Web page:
Change in Pak military hierarchy

Harsha Kakar
Gen Bajwa, the new Pakistan Army chief, within weeks of taking over command, altered the hierarchy of the Pak army. He replaced his DG ISI, DG ISPR (public relations) and the Corps Commanders of 2,5, 10, 11 and 31 Corps. This is possible only in a country like Pakistan, where the Army chief once appointed becomes the all-powerful and changes the top brass. The basic significance of the change is that the team comprises of officers of his choice in right places. It provides him with complete liberty in implementing his decided policies. In India, the chief can only contemplate changing subordinates once their tenures are complete. Here again, all senior appointments are approved by the Appointment Committee chaired by the Prime Minister based on recommendations of the Defence Ministry, which may or may not agree with the chief’s choice.
A few of Pakistan’s appointments are significant. The first is the ISI chief, who would implement his chief’spolicies against India and Afghanistan. Officially the ISI chief is meant to report to the Prime Minister and hence is appointed by him. In reality,it is the army chief who decides on the DG ISI while the prime minister’s approval is only nominal. The second appointment is that of the Chief of General Staff (CGS). This appointment is most powerful in the army next only to the chief. He controls the operations and intelligence directorates. The third is the appointment of the corps commander of 10 Corps. He would be responsible for defence of the border against India in Kashmir, thus either maintaining tranquillity or increasing tempo along the LOC would be his decision.
While the civilian Government has repeatedly attempted to indicate a desire for talks and reduced tensions, the army, which controls foreign policy towards India and internal security has scuttled all such attempts. Post the Uri attack and the counter strike by India across the LOC, the tempo of ceasefire violations was on the rise, with casualties to both sides. It was Indian firepower verses Pakistan’s sleazy Border Action Team (BAT) attacks on Indian soldiers leading to decapacitation. Each ceasefire was retaliated with full force, resulting in damages to Pak posts. Post the conversation between the two DGMO on Pak’s request, the border has generally remained peaceful.
Firing reduced just prior to the changeover of chiefs. However, on the day of the turnover was the attack in Nagrota. India has not retaliated to the same, giving the new chief a chance to indicate his policies. It is expected that he is likely to be more practical in his views on exporting terror and firm in dealing with internal terror groups. With his own team in place, it is now time for assessing his intentions.While clearly in the immediate short term any major changes are unlikely; however, some aspects do need emphasis.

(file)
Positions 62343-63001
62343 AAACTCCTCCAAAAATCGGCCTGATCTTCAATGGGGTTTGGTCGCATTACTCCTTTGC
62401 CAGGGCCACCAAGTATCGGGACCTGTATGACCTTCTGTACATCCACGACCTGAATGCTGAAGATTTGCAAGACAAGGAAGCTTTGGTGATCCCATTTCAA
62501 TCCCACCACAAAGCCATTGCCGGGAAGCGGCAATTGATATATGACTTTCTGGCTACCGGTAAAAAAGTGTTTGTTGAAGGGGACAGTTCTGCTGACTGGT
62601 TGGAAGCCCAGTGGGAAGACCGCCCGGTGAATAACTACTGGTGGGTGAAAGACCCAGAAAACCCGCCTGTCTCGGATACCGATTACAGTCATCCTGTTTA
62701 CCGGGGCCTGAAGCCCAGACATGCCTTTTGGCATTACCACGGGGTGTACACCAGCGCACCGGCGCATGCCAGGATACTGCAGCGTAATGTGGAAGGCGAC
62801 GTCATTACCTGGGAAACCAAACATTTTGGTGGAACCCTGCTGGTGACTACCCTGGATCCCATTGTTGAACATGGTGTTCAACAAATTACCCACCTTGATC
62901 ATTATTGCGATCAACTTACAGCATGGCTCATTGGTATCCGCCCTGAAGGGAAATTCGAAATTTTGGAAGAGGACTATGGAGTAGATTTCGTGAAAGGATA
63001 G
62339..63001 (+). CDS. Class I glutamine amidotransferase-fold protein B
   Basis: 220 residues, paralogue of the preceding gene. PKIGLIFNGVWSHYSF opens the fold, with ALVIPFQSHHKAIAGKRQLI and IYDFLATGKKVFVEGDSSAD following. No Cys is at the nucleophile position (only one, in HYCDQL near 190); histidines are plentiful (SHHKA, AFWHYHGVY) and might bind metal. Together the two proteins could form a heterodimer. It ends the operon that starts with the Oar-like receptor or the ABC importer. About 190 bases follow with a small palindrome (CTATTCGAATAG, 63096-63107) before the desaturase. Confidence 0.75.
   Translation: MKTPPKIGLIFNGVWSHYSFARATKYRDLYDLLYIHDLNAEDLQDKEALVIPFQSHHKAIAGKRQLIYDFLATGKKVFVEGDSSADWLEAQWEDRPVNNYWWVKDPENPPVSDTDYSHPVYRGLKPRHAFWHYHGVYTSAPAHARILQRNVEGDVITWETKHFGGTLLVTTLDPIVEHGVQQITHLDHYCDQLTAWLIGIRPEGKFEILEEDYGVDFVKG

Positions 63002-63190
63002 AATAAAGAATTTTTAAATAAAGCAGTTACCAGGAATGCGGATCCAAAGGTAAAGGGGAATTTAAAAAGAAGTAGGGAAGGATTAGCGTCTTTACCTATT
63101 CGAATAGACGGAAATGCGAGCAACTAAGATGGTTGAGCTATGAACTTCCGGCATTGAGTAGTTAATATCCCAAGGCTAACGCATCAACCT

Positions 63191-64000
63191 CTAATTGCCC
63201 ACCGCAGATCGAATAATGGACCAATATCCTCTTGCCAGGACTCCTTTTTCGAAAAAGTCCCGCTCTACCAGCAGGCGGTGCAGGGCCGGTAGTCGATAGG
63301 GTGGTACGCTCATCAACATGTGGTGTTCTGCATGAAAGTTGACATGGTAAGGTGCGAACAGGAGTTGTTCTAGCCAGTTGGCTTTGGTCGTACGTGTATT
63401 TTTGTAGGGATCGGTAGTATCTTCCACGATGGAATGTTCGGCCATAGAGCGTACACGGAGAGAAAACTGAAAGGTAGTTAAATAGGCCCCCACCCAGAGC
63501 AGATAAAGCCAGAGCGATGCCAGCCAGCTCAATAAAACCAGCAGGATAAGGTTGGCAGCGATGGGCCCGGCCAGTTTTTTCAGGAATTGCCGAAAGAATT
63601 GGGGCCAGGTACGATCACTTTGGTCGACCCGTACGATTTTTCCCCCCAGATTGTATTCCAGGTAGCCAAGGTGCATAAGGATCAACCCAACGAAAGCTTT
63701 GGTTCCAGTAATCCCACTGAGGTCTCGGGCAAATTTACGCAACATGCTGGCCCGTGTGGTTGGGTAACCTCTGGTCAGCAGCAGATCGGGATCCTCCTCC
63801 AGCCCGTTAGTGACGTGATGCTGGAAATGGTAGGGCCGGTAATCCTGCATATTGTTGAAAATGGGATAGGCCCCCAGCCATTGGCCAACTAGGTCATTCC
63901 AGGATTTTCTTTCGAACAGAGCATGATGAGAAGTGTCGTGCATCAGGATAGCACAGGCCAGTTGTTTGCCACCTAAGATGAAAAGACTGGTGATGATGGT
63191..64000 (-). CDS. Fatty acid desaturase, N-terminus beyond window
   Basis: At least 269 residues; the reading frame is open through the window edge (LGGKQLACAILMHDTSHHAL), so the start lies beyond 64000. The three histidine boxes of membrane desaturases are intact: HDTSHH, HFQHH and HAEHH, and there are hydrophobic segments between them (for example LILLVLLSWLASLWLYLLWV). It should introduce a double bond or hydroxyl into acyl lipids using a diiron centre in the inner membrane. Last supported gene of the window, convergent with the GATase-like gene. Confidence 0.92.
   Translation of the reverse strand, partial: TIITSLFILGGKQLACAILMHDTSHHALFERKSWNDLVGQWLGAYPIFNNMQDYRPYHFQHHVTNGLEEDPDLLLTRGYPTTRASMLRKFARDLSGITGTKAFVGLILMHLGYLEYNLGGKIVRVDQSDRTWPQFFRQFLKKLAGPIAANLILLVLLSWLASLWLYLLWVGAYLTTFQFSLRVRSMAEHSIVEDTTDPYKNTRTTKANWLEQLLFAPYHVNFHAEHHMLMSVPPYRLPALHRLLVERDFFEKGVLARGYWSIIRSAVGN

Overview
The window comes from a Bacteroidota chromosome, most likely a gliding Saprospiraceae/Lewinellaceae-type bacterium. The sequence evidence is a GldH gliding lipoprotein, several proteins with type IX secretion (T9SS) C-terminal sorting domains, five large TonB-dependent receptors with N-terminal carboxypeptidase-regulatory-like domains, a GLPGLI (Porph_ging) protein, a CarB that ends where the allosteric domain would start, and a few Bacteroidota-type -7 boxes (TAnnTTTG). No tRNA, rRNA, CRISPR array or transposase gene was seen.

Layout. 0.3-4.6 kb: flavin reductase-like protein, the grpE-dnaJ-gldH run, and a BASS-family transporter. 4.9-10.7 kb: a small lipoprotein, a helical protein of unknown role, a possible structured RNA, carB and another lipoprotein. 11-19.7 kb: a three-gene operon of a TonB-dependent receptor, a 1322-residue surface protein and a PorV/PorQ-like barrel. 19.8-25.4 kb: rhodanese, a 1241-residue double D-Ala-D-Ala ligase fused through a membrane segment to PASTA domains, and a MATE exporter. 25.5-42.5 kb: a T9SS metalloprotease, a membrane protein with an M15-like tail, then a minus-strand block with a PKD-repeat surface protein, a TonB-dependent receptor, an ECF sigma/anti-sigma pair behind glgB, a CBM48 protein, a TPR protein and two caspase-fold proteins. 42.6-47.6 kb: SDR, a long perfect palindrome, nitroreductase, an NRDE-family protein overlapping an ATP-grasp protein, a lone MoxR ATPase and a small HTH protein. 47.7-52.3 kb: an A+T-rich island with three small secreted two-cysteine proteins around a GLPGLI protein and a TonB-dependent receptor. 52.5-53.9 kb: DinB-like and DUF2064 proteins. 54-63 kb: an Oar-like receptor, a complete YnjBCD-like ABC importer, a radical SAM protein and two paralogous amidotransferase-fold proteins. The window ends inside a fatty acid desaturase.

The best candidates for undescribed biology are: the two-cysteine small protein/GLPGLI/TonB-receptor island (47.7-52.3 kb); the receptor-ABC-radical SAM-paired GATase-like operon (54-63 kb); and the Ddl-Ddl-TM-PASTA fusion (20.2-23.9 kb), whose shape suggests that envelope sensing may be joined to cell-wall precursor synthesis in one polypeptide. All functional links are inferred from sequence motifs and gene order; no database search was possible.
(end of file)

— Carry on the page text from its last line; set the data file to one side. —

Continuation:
The new ISI chief, Lt General Naveed Mukhtar, is known to have strong views on India’s role in Afghanistan. He is also known to be related to Nawaz Sharif, hence maybe more receptive to their views. In his opinion, a strong, stable and friendly Afghanistan, with the Taliban as part of the Government, is essential for the future security of Pakistan as also providing strategic depth. His clear intention would be to reduce Indian influence there.To achieve this, Pak support to the Taliban would have to continue unabated. Unless the Taliban seizes enough territory, it could never be a major player in the country, capable of compelling the Afghan Government to change its India policy. If the recently concluded ‘Heart of Asia’ conference, where Pak was insulted by Ghani, is any indicator, Pakistan has no option but to openly support the Taliban.
There is unlikely to be any major change in their support to anti-India terror groups in the immediate future. Recent intelligence reports indicate a resurgence of launch pads close to the LOC and the IB. Post the surgical strike, the camps had been moved deeper inside. Their move back indicates Pak’s intention of signalling no change to its policy at present. Irrespective of Pak Government desires to initiate talks, the army continues to remain wary.
The appointment of Lt General Bilal Akbar as CGS is equally important. The CGS is vital for implementing the chief’s priorities. General Akbar was head of Rangers, which was largely responsible for restoring near normalcy in Karachi, post a turbulent period of lawlessness. Speculations are ripe of growing interest in controlling the internal security environment. This implies continuing emphasis in acting against anti-Pak terror groups. It could in time have the army involved in Punjab, an action the present Government has thus far avoided. The recent comment of the army chief of delinking terror groups operating in remote areas from their facilitators in urban areas indicates his strategy of confining terror groups in remote areas.
The chief has inducted those whom he trusts to implement his plans. Surprisingly, there has been no indication of any change in the National Security Advisor, retired General Janjua, who is a confidant of the previous chief. Once this change is announced, which could be once Bajwa settles in, then his control on all issues would be complete. A major internal issue which would always persist is changing the mindset within the army on its anti-India stance. Similar difficulties could arise at efforts on reigning in the LeT and HuM. The fact that the LOC has remained generally quiet since he assumed power is a positive indicator. If it continues, the two nations could commence dialogue. For the present, threat levels remaining the same, India’s security agencies continue to be on alert.
(The author is a retired Major                     General of the Indian Army)


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